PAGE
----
Showing posts from April, 2016

Go Mangrove!

April 16, 2016 -- In April 2013, this is what I said about mangroves during the "mission moment" at church: When you live in this part of Florida, you know or you soon learn that native plants are important to our ecosyste m. Mangrove trees are true natives, and they are our most valuable coastal resource. Biologically, they form the structure for a complex ecosystem that is the link between the land and the sea. These mangroves stabilize our shorelines. Their root systems slow water flow, and that facilitates the deposit of organic material and sediment that provide nutrients that are the basis of the marine life food chain. Excess nutrients such as nitrogen and phosphorus are filtered from coastal waters by mangroves, and are incorporated into the leaves, branches and root systems of the trees. Mangroves are important to fish. About 85 to 90 percent of all local commercial and recreational fish depend on mangroves for food and shelter. Other marine organisms attach to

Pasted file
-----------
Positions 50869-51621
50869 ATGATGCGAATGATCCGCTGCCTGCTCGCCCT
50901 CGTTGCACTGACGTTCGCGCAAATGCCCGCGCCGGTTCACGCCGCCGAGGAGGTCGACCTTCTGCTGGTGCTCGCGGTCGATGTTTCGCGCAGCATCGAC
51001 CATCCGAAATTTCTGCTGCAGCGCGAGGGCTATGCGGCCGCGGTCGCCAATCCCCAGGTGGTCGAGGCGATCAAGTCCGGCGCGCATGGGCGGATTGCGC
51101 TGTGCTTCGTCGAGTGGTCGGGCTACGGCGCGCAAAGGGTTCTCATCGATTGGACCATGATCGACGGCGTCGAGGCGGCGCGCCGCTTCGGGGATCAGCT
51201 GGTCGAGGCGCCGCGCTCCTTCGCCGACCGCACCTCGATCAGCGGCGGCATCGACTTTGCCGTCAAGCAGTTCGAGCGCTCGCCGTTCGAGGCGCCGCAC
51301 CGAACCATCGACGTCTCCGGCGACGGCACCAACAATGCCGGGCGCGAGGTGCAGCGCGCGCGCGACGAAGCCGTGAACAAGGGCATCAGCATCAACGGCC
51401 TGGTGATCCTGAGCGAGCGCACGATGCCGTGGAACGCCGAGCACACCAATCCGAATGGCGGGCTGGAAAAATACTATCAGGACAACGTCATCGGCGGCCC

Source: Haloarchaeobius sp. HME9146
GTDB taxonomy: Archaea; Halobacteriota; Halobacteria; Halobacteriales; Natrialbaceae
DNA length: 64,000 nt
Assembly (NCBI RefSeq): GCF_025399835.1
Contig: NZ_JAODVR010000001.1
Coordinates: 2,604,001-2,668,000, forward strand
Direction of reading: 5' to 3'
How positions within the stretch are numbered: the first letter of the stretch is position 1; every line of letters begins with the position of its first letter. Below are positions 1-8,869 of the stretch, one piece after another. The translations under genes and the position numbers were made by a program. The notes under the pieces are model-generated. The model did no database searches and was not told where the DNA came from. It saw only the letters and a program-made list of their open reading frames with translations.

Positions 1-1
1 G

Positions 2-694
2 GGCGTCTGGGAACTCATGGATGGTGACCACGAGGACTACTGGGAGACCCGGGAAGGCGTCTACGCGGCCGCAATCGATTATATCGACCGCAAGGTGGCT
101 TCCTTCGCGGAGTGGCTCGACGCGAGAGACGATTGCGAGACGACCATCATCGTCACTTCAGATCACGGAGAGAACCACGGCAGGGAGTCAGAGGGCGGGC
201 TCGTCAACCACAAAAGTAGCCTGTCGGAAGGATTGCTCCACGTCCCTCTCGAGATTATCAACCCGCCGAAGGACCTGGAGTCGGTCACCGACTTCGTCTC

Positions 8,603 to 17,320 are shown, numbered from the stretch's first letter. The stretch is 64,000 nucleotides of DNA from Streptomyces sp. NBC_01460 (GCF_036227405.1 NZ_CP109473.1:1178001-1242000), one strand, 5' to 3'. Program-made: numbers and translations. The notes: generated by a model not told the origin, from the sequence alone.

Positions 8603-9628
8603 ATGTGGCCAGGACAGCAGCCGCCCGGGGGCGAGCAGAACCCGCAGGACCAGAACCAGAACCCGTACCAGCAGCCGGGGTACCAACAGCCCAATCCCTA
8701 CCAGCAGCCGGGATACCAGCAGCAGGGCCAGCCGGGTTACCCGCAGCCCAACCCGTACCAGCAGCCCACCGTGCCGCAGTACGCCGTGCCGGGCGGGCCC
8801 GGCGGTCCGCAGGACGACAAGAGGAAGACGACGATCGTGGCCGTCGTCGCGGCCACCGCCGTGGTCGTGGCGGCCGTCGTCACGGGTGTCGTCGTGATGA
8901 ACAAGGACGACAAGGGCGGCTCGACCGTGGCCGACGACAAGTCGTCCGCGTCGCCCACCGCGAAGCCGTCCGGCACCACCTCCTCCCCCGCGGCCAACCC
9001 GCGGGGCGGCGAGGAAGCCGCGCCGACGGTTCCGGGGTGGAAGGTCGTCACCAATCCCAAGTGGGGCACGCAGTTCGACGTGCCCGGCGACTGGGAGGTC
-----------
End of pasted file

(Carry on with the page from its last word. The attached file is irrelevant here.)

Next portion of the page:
Come Back Anytime

April 4, 2016 -- Some people bring joy everywhere they go.  Our friend Dan Barnes was one of those blessed folks.  And so is Holly Downing, his wife. Tom and I know them from our years living in Columbus.  We were delighted when they came to visit us in Sanibel ten years and two months ago -- January 2006. We dined al fresco at Doc Ford's the first night of their visit, and the second night, we had accepted an invitation to an open-house cocktail party for prospective members at The Sanctuary Golf Club. We're no golfers, but I'm a serious swimmer, and the pool at the city's recreation center was closed, or about to be closed.  I was hoping that the recent renovations at The Sanctuary included an enlargement of their swimming pool.  If so, we just might have bought a social membership. Holly, Tom and Dan look at exotic creatures in Periwinkle Park on Sanibel. Later that day, we partied at The Sanctuary. We asked Dan and Holly if they would like to go with us